example, "burning with anger" -- that can be explained because of the
physical correlates to emotion. For instance, the feeling of anger
leads to increased adrenaline and metabolism, hence to an increase
in body temperature.
 It might be more fruitful for you to look at work in semantic-
field theory. According to field-theory methodology, lexicologists
analyze words only in related groups. Your interest in the set of all
emotion-related words would seem to call for field-theory. For further
information, the best place to look would be Adrienne Lehrer's Semantic
Fields and Lexical Structure, 1974.
 In general, though, I think you can find your best sources in
psychology and in philosophy. While I am not up on the psychological
literature, I do know that a vast amount of it is dedicated to the
study of affect. In philosophy, you might look at David Perry's The
Concept of Pleasure, 1967. Not that it's particularly well-known or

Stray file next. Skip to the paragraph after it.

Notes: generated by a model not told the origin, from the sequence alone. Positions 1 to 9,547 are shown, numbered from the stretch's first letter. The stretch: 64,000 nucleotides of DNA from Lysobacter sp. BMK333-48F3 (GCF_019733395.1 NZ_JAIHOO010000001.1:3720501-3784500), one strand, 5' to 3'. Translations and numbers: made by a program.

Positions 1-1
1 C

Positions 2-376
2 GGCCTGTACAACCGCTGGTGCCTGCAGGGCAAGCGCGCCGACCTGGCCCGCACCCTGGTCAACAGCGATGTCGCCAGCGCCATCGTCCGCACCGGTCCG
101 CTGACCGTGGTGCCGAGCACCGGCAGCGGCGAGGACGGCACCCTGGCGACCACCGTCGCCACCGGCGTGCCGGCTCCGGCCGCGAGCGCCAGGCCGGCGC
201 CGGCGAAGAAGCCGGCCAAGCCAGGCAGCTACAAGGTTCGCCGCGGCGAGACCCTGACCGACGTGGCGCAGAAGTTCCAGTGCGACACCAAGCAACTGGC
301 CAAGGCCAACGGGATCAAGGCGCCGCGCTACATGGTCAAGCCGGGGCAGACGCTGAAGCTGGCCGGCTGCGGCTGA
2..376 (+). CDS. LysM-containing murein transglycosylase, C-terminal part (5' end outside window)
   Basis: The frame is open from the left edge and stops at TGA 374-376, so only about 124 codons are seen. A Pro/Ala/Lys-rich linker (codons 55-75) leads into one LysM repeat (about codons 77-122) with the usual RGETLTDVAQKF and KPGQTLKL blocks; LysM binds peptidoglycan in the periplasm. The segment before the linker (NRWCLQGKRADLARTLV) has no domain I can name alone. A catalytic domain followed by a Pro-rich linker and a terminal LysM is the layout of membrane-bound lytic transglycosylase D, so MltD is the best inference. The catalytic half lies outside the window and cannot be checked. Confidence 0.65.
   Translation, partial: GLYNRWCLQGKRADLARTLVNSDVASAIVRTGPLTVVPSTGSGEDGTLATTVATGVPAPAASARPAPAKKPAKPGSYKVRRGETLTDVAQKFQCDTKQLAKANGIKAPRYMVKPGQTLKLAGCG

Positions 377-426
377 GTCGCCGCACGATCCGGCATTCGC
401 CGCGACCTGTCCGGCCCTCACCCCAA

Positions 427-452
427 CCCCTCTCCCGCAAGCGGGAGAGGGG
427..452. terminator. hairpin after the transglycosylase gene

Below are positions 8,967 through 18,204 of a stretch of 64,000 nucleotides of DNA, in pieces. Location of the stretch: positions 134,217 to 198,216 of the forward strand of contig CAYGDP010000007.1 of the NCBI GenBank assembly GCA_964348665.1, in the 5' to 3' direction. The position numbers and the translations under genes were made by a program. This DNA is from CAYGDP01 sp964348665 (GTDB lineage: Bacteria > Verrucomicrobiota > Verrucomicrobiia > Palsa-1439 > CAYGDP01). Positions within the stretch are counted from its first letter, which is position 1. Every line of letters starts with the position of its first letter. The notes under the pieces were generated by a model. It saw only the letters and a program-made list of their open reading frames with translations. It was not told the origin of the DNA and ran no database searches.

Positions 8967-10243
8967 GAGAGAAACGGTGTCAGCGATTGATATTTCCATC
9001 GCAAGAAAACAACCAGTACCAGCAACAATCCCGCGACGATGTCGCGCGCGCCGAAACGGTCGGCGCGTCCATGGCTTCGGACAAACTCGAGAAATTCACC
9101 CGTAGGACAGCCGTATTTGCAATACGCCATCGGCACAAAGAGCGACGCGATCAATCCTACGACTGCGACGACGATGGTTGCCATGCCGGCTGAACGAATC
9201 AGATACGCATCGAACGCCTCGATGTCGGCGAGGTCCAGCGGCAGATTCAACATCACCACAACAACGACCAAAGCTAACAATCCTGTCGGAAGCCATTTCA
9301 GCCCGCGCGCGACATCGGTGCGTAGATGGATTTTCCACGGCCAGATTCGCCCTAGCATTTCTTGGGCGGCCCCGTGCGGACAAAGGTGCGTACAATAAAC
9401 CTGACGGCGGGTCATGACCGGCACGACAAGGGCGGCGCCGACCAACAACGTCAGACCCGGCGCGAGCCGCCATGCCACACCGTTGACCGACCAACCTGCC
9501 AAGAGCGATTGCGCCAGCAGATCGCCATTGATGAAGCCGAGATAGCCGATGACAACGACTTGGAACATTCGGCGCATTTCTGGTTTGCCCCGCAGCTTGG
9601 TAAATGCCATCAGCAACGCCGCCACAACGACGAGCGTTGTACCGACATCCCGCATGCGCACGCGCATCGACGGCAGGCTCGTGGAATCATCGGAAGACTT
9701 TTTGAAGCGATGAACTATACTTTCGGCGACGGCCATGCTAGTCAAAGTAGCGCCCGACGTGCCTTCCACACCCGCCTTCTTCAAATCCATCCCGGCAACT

comprehensive, but it does have a nice bibiliography.

 Hi. I saw your query on LINGUIST. I am not the one to reply, though you
r quest fascinates me. I'm not sure that a given set of words will consistentl
y elicit the same emotional response from subject to subject. All kinds of cul
tural stuff mediates between the stimulus (the gestalt of which is itself a cul
tural construct) and the response (the expression if not the experience of whic
h is likewise culturally constructed). Still, I also believe that a biological
 substrate underlies all of this. Eleanor Ochs edited an issue of Text on the
subject of Language and Affect in 1989 and her bibliography in her intro and he
r article co-authored with Bambi Schieffelin is quite exhaustive. It might not
 lend itself to your particular project, and quite likely you are aware of her
work, but I thought I'd mention it. I am a linguistic anthropology grad studen
t at UCLA. I had considered submitting a paper for your upcoming conference, b
ut am too swamped to make the deadline. Still, I take this opportunity to intr
oduce myself and let you know of my interest in your work. My work will hopefu
lly take me to Bangladesh next year on a Fulbright to investigate medical compl
aints as a highly emotional and culturally complex form of discourse.
 All for now. Let's keep in touch. Yours, .... Jim